FRANK LLOYD WRIGHT. William Fremd High School American Studies Mrs. Olsen/Mr. Palmer Mr. Schaefer/Mr. Palmer.
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William Fremd High School
Mrs. Olsen/Mr. Palmer
Mr. Schaefer/Mr. Palmer
Frank Lloyd Wright was born in Richland Center, Wisconsin, on June 8, 1867, and died in Phoenix, Arizona, on April 9, 1959, at the age of 91. (He often gave his birthdate as 1869, but records indicate that he was actually born in 1867.)
Florida Southern College
Prairie houses were characterized by low, horizontal lines that were meant to blend with the flat landscape around them. Typically, these structures were built around a central chimney, consisted of broad open spaces instead of strictly defined rooms, and deliberately blurred the distinction between interior space and the surrounding terrain. Wright acclaimed "the new reality that is space instead of matter" and, about architectural interiors, said that the "reality of a building is not the container but the space within."
Chicago, Illinois (1909)
Frank Lloyd Wright Home and Studio
Oak Park, Illinois (1889)
Which of these basic principles do you see in the Arthur Heurtley House in Oak Park, Illinois built in 1902?
Simple Geometric Shapes?
Integration with Natural
Hidden Entry Way?
Strong Horizontal Lines?
Here are some other views of the same house: Heurtley House in Oak Park, Illinois built in 1902?
View from the Door
Music Room: Notice how the same principles are in effect in the interior.
Some of Wright’s earliest homes are in Oak Park. They show a blend of Victorian and Prairie School elements. These are sometimes called “bread and butter” houses. (On your field trip, you’ll be asked to explain why they might be referred to that way.)
"Fallingwater is a great blessing - one of the great blessings to be experienced here on earth. I think nothing yet ever equalled the coordination, sympathetic expression of the great principle of repose where forest and stream and rock and all the elements of structure are combined so quietly that really you listen not to any noise whatsoever although the music of the stream is there. But you listen to Fallingwater the way you listen to the quiet of the country..."
–Frank Lloyd Wright, 1955
Fallingwater (Mill Run, Pennsylvania, 1937) is generally considered to be Wright’s residential masterpiece.
Another extraordinary Wright home in Oak Park is the Nathan Moore house (1895, rebuilt in 1923 after a fire). Most observers think it’s stunningly beautiful, or a hideous monstrosity. Wright himself thought it was unattractive.
Although Wright continued to design residences for the rest of his life, his later career included commissions to design some remarkable public buildings.
The Guggenheim Museum of Modern Art
New York, New York, 1959
“An ideal American architecture should develop in the image of trees.”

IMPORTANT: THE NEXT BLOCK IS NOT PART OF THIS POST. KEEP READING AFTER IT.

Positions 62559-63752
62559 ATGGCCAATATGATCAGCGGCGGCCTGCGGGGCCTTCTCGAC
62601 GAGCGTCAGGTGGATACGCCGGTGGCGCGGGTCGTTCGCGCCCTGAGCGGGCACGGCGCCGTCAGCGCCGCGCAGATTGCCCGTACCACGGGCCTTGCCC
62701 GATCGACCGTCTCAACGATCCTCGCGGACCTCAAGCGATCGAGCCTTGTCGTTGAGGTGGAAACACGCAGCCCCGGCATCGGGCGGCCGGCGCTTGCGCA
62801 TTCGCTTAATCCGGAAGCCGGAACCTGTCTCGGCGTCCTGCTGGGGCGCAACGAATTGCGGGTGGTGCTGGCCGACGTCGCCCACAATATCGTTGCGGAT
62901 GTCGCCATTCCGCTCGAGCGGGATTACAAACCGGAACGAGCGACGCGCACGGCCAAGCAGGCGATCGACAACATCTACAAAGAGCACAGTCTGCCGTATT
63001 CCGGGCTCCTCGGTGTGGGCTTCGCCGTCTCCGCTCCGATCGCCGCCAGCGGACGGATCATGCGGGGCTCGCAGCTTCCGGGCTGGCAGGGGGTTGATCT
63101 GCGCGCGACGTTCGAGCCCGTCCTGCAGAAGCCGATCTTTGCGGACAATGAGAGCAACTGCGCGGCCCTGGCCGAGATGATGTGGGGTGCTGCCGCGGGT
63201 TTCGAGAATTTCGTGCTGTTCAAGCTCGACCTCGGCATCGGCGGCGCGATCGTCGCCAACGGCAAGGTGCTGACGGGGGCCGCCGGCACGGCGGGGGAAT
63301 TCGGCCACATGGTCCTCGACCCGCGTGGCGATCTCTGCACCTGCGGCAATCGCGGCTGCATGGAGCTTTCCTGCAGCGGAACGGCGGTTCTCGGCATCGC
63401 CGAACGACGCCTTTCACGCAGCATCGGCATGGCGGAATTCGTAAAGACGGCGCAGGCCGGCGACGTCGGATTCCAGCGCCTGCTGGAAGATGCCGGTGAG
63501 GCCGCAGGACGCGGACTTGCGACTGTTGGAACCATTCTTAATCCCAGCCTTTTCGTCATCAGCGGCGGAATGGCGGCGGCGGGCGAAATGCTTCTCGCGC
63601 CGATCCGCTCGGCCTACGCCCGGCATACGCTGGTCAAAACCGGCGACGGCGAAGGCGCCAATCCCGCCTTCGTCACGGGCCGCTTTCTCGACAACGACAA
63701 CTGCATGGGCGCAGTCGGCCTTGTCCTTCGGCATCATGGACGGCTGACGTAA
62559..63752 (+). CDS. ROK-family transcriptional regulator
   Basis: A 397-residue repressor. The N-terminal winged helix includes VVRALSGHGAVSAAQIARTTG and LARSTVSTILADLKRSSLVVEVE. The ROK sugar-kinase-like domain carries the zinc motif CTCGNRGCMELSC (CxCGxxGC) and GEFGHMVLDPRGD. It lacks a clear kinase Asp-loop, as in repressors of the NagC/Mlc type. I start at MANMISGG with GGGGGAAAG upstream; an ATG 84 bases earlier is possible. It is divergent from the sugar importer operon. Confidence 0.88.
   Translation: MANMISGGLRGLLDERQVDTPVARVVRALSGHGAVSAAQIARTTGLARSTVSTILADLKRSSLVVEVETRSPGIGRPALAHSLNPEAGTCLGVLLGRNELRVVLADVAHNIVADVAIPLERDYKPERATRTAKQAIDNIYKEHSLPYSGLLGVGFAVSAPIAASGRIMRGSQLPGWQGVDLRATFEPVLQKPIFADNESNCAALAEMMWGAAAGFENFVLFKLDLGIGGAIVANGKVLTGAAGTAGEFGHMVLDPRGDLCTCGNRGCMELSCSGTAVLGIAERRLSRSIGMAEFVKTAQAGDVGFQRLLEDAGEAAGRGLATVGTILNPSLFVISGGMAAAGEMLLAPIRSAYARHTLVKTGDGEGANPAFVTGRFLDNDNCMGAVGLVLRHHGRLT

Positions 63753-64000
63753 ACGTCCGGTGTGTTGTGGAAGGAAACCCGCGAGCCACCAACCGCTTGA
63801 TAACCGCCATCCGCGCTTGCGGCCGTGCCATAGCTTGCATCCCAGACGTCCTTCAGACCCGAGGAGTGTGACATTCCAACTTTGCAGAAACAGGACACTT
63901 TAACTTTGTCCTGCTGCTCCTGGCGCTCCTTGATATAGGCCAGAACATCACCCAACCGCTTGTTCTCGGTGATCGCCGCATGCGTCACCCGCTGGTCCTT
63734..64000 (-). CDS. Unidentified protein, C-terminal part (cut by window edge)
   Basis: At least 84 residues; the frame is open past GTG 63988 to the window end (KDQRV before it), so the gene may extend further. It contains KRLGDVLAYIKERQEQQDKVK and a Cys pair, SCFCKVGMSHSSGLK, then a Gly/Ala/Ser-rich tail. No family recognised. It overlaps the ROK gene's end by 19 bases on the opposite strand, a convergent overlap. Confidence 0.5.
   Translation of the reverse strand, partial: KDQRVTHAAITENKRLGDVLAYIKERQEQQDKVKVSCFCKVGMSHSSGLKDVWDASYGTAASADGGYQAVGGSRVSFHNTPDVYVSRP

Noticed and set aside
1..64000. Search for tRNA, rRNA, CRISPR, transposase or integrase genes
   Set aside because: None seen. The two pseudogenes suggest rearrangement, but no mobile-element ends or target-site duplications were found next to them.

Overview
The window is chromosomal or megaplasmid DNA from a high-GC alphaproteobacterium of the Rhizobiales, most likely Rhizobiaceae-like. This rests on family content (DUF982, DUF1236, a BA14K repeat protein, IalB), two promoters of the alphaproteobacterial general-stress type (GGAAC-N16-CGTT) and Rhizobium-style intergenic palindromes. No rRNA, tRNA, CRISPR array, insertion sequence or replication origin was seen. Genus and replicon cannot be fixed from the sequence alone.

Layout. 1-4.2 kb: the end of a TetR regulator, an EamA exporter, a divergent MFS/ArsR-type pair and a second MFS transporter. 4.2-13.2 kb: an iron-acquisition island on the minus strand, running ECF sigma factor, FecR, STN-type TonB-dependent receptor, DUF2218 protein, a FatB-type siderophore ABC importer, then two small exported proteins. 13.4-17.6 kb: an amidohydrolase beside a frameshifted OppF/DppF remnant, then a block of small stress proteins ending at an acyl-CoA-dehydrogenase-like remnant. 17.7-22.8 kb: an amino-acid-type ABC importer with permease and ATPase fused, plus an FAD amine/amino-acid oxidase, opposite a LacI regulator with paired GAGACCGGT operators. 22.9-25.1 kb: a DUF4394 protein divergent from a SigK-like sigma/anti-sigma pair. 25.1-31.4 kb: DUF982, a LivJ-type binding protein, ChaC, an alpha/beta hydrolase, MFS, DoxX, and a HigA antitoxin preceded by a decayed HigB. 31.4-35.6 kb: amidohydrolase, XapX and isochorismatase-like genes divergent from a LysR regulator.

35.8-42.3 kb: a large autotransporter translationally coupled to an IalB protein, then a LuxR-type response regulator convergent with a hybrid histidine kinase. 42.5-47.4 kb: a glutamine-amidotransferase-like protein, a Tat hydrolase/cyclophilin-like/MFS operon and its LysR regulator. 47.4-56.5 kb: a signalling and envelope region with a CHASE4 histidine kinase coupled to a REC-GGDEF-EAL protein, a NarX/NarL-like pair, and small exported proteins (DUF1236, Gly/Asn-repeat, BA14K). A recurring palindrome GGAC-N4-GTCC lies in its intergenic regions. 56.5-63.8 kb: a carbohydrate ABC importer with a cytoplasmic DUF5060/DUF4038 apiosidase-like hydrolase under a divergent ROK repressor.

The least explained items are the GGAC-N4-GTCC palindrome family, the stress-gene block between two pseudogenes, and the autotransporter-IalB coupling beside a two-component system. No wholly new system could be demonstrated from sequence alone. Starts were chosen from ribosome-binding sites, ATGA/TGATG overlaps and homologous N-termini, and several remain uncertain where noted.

Frank Lloyd Wright
The Marin County (California) Civic Center (1962) is basically a courthouse and community gathering place.
“We know that the good building is not the one that hurts the landscape, but is one that makes the landscape more beautiful than it was before that building was built. In Marin County you have one of the most beautiful landscapes I have seen, and I am proud to make the buildings of thisCounty characteristic of the beauty of the County."
Frank Lloyd Wright
Wright designed Unity Temple in Oak Park (1905) as a place of worship for the Unitarian faith. This is his original drawing of the building.
As is consistent with the Unitarian faith, the building is stately, solid, and devoid of religious iconography.
Here are two more exterior views of Unity Temple. Notice the solid concrete construction, as well as the incorporation of other typical Wright elements.
Unity Temple’s interior completes Wright vision of a marriage of spiritual beauty and architectural perfection.
Frank Lloyd Wright designed the First National Bank of Dwight, Illinois (population 4,300) in 1905. Of three banks designed by Wright, it is the only one still functioning as a bank. Notice how it contrasts to the building next door, built at roughly the same time.
Detail of Exterior Light Fixture
The Johnson Wax building in Racine, Wisconsin (1939) is Wright’s vision for a corporate environment.
The interior of the Johnson Wax building features this distinctive lily-pad design which allows light to filter to different floors.
Architecture is the triumph of Human Imagination over materials, methods, and men, to put man into possession of his own Earth. It is at least the geometric pattern of things, of life, of the human and social world. It is at best that magic framework of reality that we sometimes touch upon when we use the word “order.”
- Frank Lloyd Wright, 1930
Now we’ll visit the Oak Park web site to get a more in-depth look at the neighborhood we’ll be visiting.
William Martin House
Oak Park, Illinois (1905)